Overdiagnosis refers to the identification of cancers that, in the absence of screening, would not have become evident in the individual's lifetime. The precise rate of mammography-induced overdiagnosis is unknown but some studies suggest it may be substantial. Breast cancer caused by the low dose of radiation used for the procedure has never been directly observed but is a theoretical possibility. It has been estimated that in a group of 100,000 women undergoing mammography between ages forty and seventy-four, there may be eleven deaths due to mammography-induced breast cancer. At the same time, mammography would save the lives of about five hundred of these women who develop naturally occurring breast cancer. Finally, most women consider mammography to be an uncomfortable or even painful procedure. However, this physical discomfort is rarely a barrier to future screening.
In the book you talk about overdiagnosis of DCIS. What is DCIS and why do you say it is being over diagnosed?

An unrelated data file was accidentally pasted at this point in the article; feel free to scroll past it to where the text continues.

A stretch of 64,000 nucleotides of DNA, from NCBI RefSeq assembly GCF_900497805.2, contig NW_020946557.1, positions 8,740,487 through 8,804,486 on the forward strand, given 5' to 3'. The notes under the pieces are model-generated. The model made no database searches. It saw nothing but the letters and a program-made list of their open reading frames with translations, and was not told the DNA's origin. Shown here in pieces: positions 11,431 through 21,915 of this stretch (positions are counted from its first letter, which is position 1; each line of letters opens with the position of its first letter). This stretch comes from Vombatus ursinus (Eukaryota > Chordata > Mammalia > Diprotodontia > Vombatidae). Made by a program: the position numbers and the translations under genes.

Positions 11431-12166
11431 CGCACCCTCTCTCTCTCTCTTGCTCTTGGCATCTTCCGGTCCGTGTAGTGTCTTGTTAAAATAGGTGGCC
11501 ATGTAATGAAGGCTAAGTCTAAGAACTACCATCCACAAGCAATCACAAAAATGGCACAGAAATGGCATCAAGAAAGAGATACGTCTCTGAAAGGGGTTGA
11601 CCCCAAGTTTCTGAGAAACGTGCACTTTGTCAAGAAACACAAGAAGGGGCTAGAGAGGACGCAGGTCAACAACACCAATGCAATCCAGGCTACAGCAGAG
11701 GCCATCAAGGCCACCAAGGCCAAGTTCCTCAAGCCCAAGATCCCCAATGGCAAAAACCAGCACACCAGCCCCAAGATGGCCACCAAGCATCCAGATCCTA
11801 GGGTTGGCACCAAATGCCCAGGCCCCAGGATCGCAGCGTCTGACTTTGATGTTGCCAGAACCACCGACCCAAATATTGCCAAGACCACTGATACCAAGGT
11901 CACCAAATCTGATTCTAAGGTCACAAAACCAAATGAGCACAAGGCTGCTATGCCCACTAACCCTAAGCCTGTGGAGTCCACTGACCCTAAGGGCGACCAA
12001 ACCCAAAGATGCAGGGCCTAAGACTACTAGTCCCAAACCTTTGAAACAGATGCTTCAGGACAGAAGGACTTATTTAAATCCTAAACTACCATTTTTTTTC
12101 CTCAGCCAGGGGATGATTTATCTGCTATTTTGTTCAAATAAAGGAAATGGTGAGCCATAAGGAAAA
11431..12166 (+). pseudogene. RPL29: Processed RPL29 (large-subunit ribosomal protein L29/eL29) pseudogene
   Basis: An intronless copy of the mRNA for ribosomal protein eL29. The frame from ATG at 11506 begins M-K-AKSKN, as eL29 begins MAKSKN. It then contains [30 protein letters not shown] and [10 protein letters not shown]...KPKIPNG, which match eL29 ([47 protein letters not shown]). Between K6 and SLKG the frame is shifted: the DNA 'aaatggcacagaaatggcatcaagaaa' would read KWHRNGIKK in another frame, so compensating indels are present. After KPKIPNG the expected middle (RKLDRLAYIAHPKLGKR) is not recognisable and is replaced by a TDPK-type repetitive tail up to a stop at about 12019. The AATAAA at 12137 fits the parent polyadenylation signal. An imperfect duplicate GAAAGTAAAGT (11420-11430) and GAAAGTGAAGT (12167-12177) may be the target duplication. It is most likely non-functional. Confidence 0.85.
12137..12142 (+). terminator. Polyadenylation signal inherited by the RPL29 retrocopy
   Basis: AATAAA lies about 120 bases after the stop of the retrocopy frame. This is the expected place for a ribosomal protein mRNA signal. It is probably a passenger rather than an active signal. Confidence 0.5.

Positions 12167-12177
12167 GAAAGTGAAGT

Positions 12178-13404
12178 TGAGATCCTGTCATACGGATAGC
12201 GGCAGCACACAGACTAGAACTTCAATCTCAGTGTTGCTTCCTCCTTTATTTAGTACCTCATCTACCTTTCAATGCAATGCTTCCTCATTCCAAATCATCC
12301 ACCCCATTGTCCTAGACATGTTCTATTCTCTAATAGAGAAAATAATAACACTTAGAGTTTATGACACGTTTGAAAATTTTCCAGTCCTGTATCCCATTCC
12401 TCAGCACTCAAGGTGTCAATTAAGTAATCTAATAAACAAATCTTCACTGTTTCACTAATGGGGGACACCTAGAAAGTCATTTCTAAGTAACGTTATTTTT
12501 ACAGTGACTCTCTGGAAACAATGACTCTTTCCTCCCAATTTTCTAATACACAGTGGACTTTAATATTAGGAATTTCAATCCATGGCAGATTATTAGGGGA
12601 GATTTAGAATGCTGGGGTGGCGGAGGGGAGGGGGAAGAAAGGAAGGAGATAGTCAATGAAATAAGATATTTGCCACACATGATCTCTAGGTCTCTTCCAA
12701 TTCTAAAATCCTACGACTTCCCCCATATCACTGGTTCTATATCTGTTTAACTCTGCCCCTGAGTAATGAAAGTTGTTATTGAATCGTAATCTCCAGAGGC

DCIS or ductal carcinoma in situ is regarded as the earliest stage (stage 0) of breast cancer. It is the point in the disease's evolution when the cancer cells are entirely confined to the milk duct of origin. Typically, it does not cause a lump or any other sign or symptom. Thus, prior to widespread mammography, DCIS only accounted for 1-2% of all breast cancers. Currently, it accounts for up to 25% of all new cases of breast cancer. There are 50-60,000 new cases of DCIS every year in the United States.